Now Presenting: A Review of Star Wars: Episode 2 – Attack of the Clones

McConnaughay

I didn’t know a lot about Star Wars: Episode 2 – Attack of the Clones. As I said in my review of Phantom Menace, I’ve always been far from a devout Star Wars fan, and I believed it when everyone told me the Prequel films were awful, taking them at their word. I hadn’t ever seen Attack of the Clones prior to now, with myself always losing interest in the series before the credits rolled on Phantom Menace.

Star Wars: Episode II – Attack of the Clones is an epic-space opera directed by George Lucas, at the time, the third Star Wars film directed by him, the fourth, of course, being Revenge of the Sith, and is the second film in the Star Wars Prequel series.

The film is set ten years after the events of The Phantom Menace, and the galaxy is on the verge of an all-out war. Led by a former Jedi named Count Dooku, thousands of planetary systems are hell-bent on separating themselves from the Galactic Republic. In the midst of all this, Padme Amidala evades assassination by the skin of her teeth, and is given protection by, now, a much older Anakin Skywalker. His mentor Obi-Wan Kenobi also investigates said attempt on Padme’s life. All of this sets the groundwork for a new threat to the galaxy.

The reception from audience-members and critics to Attack of the Clones is, perhaps, a little better than what it was for The Phantom Menace, although, I wouldn’t dub it appropriate cause for celebration, if only because how neck-and-neck they are. In-terms of box-office returns, Attack of the Clones was still a box-office success worth acknowledging, but it showed the shine was starting to come off Star Wars after Phantom Menace. The film made over 350 million less than Phantom Menace worldwide and finished fourth worldwide in its year of release.

I will go ahead and end the suspense by saying – I think Attack of the Clones is better than The Phantom Menace, a film I particularly disliked. From the get-go, something noticeable is the way Obi-Wan Kenobi’s character improves in-comparison to The Phantom Menace, and I’ll be honest, I had to do some honest meditation to decide if it was simply because he had a beard now. I think I would say that, on some level, the character comes together better because he has an actual contrast in Anakin that he did not have with Qui-Gon Jinn. In the last film, both the characters were stoic and tedious, whereas, in this film, Obi-Wan feels like the voice of reason amidst Anakin’s emotional instability, and simply put, it’s a much better dynamic altogether.

Early in the film, I didn’t really understand the dislike the older Anakin received from everyone, and it was then I saw some of the temper-tantrums done with the character. In some respects, Anakin came off like a Romeo type character, in that he is very sentimental and has a very simple, almost dimwitted teenage angst and instability.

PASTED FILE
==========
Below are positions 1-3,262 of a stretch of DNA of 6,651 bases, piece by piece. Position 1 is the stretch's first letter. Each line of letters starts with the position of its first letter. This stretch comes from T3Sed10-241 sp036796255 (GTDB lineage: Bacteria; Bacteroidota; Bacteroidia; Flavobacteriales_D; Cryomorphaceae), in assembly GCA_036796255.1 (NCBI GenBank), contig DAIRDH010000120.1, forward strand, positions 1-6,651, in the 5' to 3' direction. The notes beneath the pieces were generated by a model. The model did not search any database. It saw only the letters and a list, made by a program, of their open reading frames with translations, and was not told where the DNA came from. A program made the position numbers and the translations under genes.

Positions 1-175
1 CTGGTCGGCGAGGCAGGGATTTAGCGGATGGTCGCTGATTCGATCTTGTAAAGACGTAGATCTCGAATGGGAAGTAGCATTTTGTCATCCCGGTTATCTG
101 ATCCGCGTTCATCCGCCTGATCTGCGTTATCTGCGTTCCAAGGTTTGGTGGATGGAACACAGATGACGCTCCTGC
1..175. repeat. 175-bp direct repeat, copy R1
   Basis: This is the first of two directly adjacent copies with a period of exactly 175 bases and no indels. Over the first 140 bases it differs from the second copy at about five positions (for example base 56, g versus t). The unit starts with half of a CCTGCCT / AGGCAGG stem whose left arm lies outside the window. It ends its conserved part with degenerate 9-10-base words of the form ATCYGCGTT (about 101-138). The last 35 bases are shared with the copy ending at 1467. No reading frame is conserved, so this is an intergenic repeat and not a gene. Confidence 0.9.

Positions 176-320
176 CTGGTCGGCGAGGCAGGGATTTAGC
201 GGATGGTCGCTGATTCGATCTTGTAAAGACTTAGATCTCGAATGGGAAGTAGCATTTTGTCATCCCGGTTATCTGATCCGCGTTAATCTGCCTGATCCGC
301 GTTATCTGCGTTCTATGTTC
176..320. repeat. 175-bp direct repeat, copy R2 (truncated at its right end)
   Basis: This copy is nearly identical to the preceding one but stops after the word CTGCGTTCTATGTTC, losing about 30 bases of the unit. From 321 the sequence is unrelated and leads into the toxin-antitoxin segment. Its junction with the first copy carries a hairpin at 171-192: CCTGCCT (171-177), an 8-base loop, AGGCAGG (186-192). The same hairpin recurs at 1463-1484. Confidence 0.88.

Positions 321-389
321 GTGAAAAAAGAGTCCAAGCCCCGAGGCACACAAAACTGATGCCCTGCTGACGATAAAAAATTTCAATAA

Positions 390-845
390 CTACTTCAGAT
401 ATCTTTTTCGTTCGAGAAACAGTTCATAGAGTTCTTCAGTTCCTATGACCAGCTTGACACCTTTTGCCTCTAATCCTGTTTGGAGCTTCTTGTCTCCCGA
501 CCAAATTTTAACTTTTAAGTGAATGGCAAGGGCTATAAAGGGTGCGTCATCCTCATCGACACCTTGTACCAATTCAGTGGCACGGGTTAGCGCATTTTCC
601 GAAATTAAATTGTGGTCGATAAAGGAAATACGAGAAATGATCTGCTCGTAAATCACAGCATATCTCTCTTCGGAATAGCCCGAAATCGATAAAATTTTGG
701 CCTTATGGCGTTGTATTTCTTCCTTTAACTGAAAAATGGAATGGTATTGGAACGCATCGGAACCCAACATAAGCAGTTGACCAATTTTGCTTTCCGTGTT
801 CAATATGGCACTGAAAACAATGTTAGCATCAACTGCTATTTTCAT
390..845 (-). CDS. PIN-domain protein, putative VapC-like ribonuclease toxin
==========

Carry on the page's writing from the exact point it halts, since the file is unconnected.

Of course, although, I have that interpretation of the Anakin character, I can most definitely comprehend full-heartedly why so many dislike the character the way they do. The character and the dialogue he’s fed come off unnatural and, once more, as I described with characters in Phantom Menace, cringeworthy in their utter badness.

Not only that, but the way the storyline unfolds is far too convenient and workman-like, as though there is no nuance or heart, it feels so inorganic and forced. The dialogue for Padme Amidala is every bit as bad as Anakin’s, and although part of me wants to be upset about how the character has been reduced to a one-dimensional love-interest, the other part of me certainly never cared about her in The Phantom Menace. It’s upsetting to think of how so many capable actors and actresses threw their talents at these Star Wars films and what’s amounted from it is so little.

I think I would say the action-scenes are an improvement from the first film, but I would still say they lack considerably. I believe what it comes down to is I find the scenes themselves a little undercooked and lacking pizzazz or levity, imagine if we had choreography like in the John Wick films and someone more equipped to spruce up and bring together the narrative was involved, that’s what I want. I’ll go ahead and say the action scenes are fun, but nowhere near greatness’ door.

That said, Attack of the Clones had some scenes I liked. For instance, the way Anakin snaps at one point in the film, showing the first big example of how unhinged he is with his emotions. The chase scene early on with Anakin and Obi-Wan, I also enjoyed, and I think, for the most part, I like the settings for this film a lot more than I liked the sandy Tatooine aesthetic found in Phantom Menace.

The visual aspects are solid. I thought Phantom Menace left a lot to be desired in that department, but Attack of the Clones does a lot better. Simply put, Attack of the Clones operates at higher-capacity to The Phantom Menace in practically all departments, and by measuring them together, watching them back-to-back, I come away liking Attack of the Clones far more than if I looked at it as its own film.

All in all, as I don’t really have much to say, Episode II has its fair share of fumbles as far as storytelling is concerned, its dialogue, and its delivery of said dialogue, but the action-scenes and scenery improve, and the film itself has a couple of moments worthy of being highlighted. I wouldn’t call it a “Great” film, and I wouldn’t even necessarily call it a “Good” film, but I would say it’s a “Decent” film, which is more than I could say for its predecessor.

Placement on the List: The (Lower) Decents

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